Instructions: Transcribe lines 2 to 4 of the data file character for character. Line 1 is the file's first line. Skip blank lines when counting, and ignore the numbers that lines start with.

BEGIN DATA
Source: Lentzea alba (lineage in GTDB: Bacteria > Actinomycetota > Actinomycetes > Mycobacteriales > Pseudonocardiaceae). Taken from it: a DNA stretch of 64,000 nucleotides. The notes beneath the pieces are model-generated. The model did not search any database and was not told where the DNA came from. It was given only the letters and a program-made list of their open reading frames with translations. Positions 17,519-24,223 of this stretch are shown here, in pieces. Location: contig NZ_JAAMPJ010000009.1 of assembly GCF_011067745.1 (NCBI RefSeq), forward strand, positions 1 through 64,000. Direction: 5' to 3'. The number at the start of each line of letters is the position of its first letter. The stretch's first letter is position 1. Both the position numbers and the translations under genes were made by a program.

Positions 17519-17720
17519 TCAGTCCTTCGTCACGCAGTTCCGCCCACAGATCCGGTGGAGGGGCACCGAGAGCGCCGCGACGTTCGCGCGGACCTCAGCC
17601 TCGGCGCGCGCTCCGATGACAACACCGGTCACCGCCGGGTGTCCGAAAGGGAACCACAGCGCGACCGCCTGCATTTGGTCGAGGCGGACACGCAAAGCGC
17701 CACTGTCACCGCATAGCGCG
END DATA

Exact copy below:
Positions 17519-17720
17519 TCAGTCCTTCGTCACGCAGTTCCGCCCACAGATCCGGTGGAGGGGCACCGAGAGCGCCGCGACGTTCGCGCGGACCTCAGCC
17601 TCGGCGCGCGCTCCGATGACAACACCGGTCACCGCCGGGTGTCCGAAAGGGAACCACAGCGCGACCGCCTGCATTTGGTCGAGGCGGACACGCAAAGCGC